In our earlier posts, we talked about aiming to have a $2 million net worth by 40 with a large portion coming from building an investment portfolio of $1.2 million. It’s going to require monthly savings compounded at 6% annualized returns. Before we share with you what we’re investing in, here’s our investing strategy to avoid losses:
1. Invest early and regularly (“dollar cost averaging”)
We invest our savings monthly so that we can put our money to work right away. Over time this forces us to invest in all market conditions good or bad and hopefully avoid any bad decisions we could possibly make from trying to time the market at the wrong time.
2. Don’t put all our eggs in one basket (“diversification”)
We would never put our entire life savings in one stock. Since we have no clue what stock, sector, country will be the leading performer each year, we literally invest in all areas so we increase the chances that we’ll be right more than we’re wrong. In other words, even if we have a few companies that go bankrupt, we’ll be okay because we have other companies that are doing well enough, to hopefully offset any losses.
We allocate our stocks:
– Across different companies
– Across different sectors (Energy, Real Estate, Financial Services, Technology, Health Care, etc.)
– Across different countries and different currencies (both developed and emerging markets)
3. Only take risks with the greatest chance of rewards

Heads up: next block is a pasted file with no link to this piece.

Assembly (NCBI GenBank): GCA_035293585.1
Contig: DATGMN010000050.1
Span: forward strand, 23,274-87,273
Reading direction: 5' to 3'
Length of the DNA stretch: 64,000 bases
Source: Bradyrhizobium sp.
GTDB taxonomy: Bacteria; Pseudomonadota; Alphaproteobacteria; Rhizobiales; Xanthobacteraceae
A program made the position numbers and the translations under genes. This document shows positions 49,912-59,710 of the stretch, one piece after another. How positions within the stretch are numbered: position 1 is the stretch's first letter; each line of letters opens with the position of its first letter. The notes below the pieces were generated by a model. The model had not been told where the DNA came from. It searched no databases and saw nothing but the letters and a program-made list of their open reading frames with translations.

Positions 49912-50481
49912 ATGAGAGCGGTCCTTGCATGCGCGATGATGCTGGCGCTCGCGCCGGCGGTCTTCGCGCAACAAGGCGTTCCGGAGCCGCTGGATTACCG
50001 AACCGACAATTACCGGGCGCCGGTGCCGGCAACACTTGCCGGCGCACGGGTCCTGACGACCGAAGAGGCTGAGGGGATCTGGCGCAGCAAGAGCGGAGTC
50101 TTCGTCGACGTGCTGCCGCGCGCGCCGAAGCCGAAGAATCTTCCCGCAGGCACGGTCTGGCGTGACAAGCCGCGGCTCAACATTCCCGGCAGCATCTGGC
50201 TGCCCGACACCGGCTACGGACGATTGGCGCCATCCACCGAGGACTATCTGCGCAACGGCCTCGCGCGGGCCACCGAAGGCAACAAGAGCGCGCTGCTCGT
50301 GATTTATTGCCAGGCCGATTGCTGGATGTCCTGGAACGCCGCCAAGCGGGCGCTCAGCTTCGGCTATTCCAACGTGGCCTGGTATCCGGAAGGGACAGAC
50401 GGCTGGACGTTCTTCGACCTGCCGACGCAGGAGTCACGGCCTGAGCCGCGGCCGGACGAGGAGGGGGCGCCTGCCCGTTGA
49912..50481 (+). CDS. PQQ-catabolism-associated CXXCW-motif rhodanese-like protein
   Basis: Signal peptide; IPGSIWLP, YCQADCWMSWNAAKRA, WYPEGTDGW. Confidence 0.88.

There’s a lot of satisfaction that can come from stock picking but it often comes with more risk than we can handle. Stock picking exposes us to two kinds of risks:
a) Systematic Risk (Market Risk/Beta Risk)
A lot of the stock’s price is driven by how the market and economy is doing. For example, during the 2008/2009 recession, real estate prices dropped, people defaulted on their mortgages, banks went bankrupt, and people started to spend less in all areas which negatively affected all stocks to varying degrees.
b) Unsystematic Risk
The other factor affecting the stock’s price is driven by the uncertainty inherent in a company or industry investment. Types of unsystematic risk include a new competitor in the marketplace with the potential to take significant market share from the company invested in (think what Apple did with their iPhones to Blackberry which caused their shares to fall from over $150 per share to less than $10 per share), a regulatory change (which could make a lot of marijuana stocks become worthless), a change in management, and/or a product recall (think Bombardier for not delivering brand new streetcars and subway trains to the TTC that work after repeated delays and recalls.)
Historically the stock market has appreciated by 4 to 6 percent above inflation per year. This makes sense because people will not invest in the stock market if there wasn’t that additional premium for taking on the added risk. For example, the S&P 500 (a measure of the largest 500 publicly traded companies in US/US stock market) has grown with 9% annualized returns from 1871 to 2018 even after some major companies filing for bankruptcies: Lehman Brothers (Asset value: $691.06 billion), Worldcom (Asset Value: $103.91 billion), General Motors (Asset value: $91.05 billion), Enron (Asset Value: $65.5 billion), Chrysler (Asset Value: $39.94 billion).